What is the Difference Between Creative and Original?
Before I give you my 3 reasons why I don’t have to be both creative and original as a writer, let me tell you what inspired this blog post.
After spending quite some time on European historical research for a screenplay, I came across something surprising. Someone has already come up with the same idea.
At first I was rather disappointed and then it dawned on me.
They haven’t used my angle!
“An artistic re-interpretation of a famous painting is likely quite creative. What’s more, it is probably the first time that specific combination of design elements has come together. In the end though, it is still a re-interpretation, and while it may be ingenious, it isn’t the first true look at the underlying material.”
Originality means building each and every block of your art from scratch, but that is very rare to happen. On the other hand, uniqueness means using a combination of original and derived elements and coming up with a new arrangement.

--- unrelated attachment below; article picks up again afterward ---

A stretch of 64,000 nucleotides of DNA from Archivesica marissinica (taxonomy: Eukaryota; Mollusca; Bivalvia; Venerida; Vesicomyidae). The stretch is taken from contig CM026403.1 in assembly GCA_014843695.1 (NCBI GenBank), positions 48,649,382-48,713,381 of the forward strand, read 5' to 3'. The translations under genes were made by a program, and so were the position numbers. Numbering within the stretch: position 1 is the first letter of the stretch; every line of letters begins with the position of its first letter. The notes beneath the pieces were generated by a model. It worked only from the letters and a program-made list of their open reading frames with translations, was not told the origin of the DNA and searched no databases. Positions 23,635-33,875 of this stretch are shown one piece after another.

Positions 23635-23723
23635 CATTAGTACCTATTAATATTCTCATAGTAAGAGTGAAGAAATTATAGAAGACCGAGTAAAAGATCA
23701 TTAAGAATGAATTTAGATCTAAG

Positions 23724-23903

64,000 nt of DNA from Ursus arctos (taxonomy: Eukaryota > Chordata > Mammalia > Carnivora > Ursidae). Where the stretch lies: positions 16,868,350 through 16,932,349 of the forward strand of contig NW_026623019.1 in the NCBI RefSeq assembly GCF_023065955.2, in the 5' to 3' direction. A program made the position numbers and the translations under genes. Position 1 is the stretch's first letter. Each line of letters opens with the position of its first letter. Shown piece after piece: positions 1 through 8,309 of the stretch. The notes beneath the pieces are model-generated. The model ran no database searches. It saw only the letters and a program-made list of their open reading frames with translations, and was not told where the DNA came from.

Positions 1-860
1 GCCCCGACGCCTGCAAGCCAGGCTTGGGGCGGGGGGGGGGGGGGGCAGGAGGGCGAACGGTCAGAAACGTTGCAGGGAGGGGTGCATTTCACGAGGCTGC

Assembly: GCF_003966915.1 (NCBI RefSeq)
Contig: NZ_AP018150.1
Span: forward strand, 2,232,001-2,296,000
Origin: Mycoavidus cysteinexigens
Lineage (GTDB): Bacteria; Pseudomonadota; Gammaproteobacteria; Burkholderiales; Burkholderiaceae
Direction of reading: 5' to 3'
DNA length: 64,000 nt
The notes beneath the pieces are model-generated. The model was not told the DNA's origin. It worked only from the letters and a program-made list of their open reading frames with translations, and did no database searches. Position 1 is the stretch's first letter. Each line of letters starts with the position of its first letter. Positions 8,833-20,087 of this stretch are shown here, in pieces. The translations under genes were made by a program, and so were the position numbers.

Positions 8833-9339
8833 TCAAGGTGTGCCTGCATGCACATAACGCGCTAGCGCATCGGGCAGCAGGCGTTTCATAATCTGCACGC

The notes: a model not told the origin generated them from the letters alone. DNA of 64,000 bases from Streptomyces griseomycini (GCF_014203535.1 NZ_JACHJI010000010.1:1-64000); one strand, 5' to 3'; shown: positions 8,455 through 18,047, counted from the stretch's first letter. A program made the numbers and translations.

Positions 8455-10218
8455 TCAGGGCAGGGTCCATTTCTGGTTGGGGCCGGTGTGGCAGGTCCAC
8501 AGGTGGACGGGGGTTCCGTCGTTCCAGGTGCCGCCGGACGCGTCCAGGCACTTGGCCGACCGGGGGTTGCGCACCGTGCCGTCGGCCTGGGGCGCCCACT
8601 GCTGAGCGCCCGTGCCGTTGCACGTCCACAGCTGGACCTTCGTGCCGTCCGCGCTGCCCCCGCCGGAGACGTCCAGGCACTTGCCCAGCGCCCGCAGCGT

Is It Possible to Be Both Creative and Original?
As someone has wisely commented,
“No artist can be completely original, we all learn from different people, we get influenced by different people and we draw inspiration from many others.”
Creative and Original: What’s More Important?
Hear what what Elizabeth Gilbert has to say on the subject of being creative and original.
“Anyhow, the older I get, the less impressed I become with originality. These days, I’m far more moved by authenticity. Attempts at originality can often feel forced and precious, but authenticity has quiet resonance that never fails to stir me.”
― Elizabeth Gilbert, Big Magic: Creative Living Beyond Fear
I also concur with her conclusion:
“So this, I believe, is the central question upon which all creative living hinges: Do you have the courage to bring forth the treasures that are hidden within you?”
That’s exactly the challenge I was referring to when I wrote about “Laboring for Authenticity” in regard to my book of short stories on the Holocaust, Tiergartenstrasse 4.
Readers, you probably don’t want your authors to merely copy the idea, theme or even writing style of another writer in a slavish manner. More likely you want them to creatively express what’s in their hearts and minds, in their own unique way.
You see I don’t have to be both creative and original because:
There is always room for a new book (or even screenplay!) on the same subject; everyone can have a unique insight.
1959 series leads Will Hutchins (Sugarfoot), Peter Brown (Lawman), Jack Kelly (Maverick), Ty Hardin (Bronco), James Garner (Maverick), Wayde Preston (Colt .45), and John Russell(Lawman) Public Domain
File:Warner Brothers television westerns stars 1959.JPG